Please make Atom FOSS. The why is simple


#1

My conscience dictates I bring this up, I’m sorry if people see it as redundant or irrelevant.

Atom should be open source. Atom core should be FOSS.

Atom itself, if it’s as solid and extensible an editor as is claimed, will attract an incredible userbase on those merits alone. Assuming of course that GitHub integration is a default package, widespread adoption of Atom will drive GitHub usership. In addition, a free Atom will gain a larger usership than a paid Atom. and in the same vein, a FOSS Atom will gain more loyal veteran users than a proprietary Atom, again driving GitHub usership. An Atom that is any of [paid, proprietary, closed] will not offer these gains in the same way as a FOSS Atom.

GitHub has a platform, opportunity, and the resources to release the premier editor of the twenty-teens, and to make it FOSS. The publicity and respect GitHub stands to gain from releasing a FOSS Atom core is not to be ignored.

In terms of competition in what I’ll call the ‘editor market’, a FOSS Atom is a sublime killer, from what I’ve seen so far. An Atom which is closed in any way may not be. Also worth mentioning is the relatively recently introduced Brackets, an Adobe product which is based on some similar technologies, and is open source. a FOSS Atom core gives Atom a boost against Brackets as well.

This is something I feel strongly about, and I am sure other developers do too. I hope that the Atom team and GitHub give serious consideration to the market opportunity they are standing atop, and what a FOSS Atom brings to the editor landscape and to GitHub.

There are certainly things I’ve left out, so forgive me. I simply hope to illustrate my point of view.

Please Discuss


Github simply doesn't like the FOSS community
Why isn't Atom in any Official Repository?
Open source software communities?
#2

People feel remarkably entitled to demand massive concessions from programmers they’ve never met, about software they are receiving for free. GitHub is creating this software. They are currently letting you play with it, for free. If they decide to continue to do so, great. If not, THAT IS THEIR CHOICE.

I create software. I give most of what I can away as open source. Some I don’t—and that which I don’t, I won’t suddenly release because people who have never contributed a line to its development demand it of me.


#3

Not everybody can afford to work for free.


#4

If it’s not open-source, nobody can contribute to its development.
I open-source all software I write that I’m allowed to. I think it’s the right way to do software. I’ll respect github’s authority to not open-source it, but I think it’s the wrong decision in the grand scheme of things.


#5

THAT IS THEIR CHOICE.

I recognize that it is their choice, and I will respect their decision either way. I mean not to offend anybody, but simply to share my opinion and present what I believe to be a reasonable argument.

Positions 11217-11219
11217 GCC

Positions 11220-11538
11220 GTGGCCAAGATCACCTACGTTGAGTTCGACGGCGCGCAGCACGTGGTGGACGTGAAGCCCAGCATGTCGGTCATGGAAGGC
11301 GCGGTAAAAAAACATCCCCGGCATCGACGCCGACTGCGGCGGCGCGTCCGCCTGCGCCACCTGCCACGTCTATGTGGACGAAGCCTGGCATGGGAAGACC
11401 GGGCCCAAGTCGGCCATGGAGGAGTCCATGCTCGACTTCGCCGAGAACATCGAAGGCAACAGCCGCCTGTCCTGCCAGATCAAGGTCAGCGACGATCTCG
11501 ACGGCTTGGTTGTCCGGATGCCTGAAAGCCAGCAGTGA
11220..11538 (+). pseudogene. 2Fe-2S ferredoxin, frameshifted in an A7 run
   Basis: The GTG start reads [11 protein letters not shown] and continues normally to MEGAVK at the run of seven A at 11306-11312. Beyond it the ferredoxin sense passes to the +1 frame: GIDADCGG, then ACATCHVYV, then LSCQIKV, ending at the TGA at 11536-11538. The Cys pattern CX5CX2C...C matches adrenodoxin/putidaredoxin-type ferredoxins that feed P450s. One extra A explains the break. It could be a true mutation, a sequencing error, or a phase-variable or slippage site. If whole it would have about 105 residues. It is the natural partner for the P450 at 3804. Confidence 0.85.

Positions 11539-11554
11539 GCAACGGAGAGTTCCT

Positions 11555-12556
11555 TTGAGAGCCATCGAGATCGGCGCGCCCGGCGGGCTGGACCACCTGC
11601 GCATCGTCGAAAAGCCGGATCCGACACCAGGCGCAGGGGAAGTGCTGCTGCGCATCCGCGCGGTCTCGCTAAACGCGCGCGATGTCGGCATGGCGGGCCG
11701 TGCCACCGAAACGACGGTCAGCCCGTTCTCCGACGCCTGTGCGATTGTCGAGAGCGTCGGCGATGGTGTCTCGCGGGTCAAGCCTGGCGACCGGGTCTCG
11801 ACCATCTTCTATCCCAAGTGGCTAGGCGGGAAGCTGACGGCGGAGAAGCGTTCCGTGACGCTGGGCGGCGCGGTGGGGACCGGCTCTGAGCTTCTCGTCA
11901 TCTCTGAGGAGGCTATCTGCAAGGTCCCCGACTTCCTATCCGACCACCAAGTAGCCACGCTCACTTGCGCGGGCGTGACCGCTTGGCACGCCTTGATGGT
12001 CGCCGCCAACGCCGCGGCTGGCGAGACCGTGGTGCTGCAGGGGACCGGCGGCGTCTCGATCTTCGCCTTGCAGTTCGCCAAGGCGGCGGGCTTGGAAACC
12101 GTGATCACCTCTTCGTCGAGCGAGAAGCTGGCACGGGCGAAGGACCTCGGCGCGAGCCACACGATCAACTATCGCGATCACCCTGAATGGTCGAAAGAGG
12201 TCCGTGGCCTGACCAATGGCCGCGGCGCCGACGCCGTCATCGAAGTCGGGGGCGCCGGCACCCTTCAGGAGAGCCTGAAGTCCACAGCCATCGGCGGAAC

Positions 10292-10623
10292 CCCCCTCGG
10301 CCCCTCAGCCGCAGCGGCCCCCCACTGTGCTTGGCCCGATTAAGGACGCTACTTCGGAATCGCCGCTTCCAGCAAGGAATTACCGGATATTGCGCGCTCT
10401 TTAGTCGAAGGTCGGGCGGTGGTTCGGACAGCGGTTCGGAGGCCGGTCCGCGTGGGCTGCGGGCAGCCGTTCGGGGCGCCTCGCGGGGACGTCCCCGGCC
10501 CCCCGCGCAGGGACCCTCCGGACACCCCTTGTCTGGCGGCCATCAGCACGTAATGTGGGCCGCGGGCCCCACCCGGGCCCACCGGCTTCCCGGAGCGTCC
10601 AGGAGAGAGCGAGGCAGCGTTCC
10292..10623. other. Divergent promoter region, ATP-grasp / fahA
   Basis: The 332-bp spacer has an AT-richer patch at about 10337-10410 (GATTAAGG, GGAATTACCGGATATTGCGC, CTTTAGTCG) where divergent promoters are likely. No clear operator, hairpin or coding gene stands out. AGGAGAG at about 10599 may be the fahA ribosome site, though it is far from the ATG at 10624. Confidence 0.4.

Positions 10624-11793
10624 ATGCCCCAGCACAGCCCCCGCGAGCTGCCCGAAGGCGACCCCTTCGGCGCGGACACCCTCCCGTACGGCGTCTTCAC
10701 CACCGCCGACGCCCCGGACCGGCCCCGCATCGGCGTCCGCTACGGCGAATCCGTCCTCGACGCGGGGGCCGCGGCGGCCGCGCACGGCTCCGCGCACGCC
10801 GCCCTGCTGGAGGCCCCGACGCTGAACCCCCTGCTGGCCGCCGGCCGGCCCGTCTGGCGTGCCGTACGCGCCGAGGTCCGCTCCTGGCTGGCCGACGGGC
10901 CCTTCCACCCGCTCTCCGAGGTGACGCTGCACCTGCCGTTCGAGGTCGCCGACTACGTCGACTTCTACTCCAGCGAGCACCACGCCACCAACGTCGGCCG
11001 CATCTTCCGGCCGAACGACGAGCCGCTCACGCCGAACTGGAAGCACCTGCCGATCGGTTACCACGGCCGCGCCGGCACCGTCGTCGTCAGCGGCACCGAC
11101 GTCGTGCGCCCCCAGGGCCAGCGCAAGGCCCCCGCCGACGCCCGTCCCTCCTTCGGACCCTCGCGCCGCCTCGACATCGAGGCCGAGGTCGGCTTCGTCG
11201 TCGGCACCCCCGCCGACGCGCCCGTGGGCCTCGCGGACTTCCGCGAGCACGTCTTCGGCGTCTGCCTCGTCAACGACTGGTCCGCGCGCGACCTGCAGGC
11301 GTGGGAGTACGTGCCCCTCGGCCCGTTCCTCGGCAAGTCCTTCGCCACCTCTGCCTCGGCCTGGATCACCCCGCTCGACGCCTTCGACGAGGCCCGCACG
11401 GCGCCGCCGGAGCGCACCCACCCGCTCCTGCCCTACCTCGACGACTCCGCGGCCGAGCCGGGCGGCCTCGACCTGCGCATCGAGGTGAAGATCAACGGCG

People feel remarkably entitled to demand massive concessions from programmers they’ve never met, about software they are receiving for free

I do not feel entitled, nor did I make any demands, and I tried quite hard to convey this in my post. I understand that this is a sensitive issue for some, and I’m sorry if I’ve touched a nerve.


#6

+1

A FOSS Atom would be amazing. Vi(m) and Emacs still today have huge fans and thriving communities that would not have existed outside of the open-source world. For a proprietary Atom to have this same level of success depends heavily on the success of Github. And while I love Github, I don’t like the idea of depending on a company for my tools, and I’m sure other developers feel the same. And while I do use proprietary software, and I will use Atom, I don’t think it will have a lasting impact as proprietary code.

On the other hand, I want Github to make money. Lots of it. Atom is awesome, Github is awesome, and the engineers at Github that develop Atom are awesome and should be paid lots of money. I don’t know how to rationalize these feelings, but I hope they can find a way to both turn a profit and open-source Atom. It seems clear that Github will err on the side of proprietary code, and that’s not bad, but I would love to see Atom be considered with the likes of Vim and Emacs 30 years in the future.

I know this is a hard decision for Github to make, and I’m sure they have discussed it. I’ll support them regardless of their decision, but definitely more so if they got the FOSS route.


#7

I agree with the idea that Atom should be made FOSS, and while I do admit GitHub may benefit slightly less in the short term, I believe it is beneficial for them in the long term. This is a product for developers, and all of us know how many developers feel about FOSS. I doubt it will actually be made FOSS, but I’d love if it was and that would make Atom be the obvious choice of editor for me.


#8

I agree, and I feel strongly about this too. I’ve used Emacs for about fifteen years, and it’s definitely showing its age, but it is the most flexible editor I have access to that I can feel comfortable about investing time in, knowing that nobody can ever take it away from me.

I understand that GitHub may have business goals around Atom that drive their decision, and it’s their IP and absolutely their decision. It will likely see quite a bit of uptake in the community regardless of their licensing decision. I can just seeing it be more valuable, to more people, if it’s fully FOSS - and if it is indeed used at GitHub, they too will benefit from the additional contributions, both in terms of pull requests, and from having a broader userbase.

Finally, I don’t really see Atom as falling under the “what shouldn’t I Open Source” category from Tom Preston-Werner’s “Open Source (Almost) Everything”, but that’s probably more to do with my ignorance of their plans for Atom rather than anything else.


#9

I suggest making the Atom core completely open-source, but still leave the whole editor paid. Not everyone will pay. Just like many people use Sublime Text (which is not free software) without paying, because of their unlimited trial.

Many more people would use and contribute to the core if its OSS. Still a whole lot of them would pay for the editor.


#10

I agree I can’t work for free. So I can’t contribute to the Atom core like they want to because it’s supposed to be under a non-OSS license. They’re talking about going with the Microsoft Shared Source model which is exploitive to contributors.


#11

Who demanded anything? c0z3n said he felt open sourcing Atom was morally correct. He suggested it was beneficial for other reasons too. He didn’t demand anything.


#12

You’ve pretty much summed up exactly how I feel about this issue. I wish there were some way for GitHub to open source Atom while still being able to make money from it.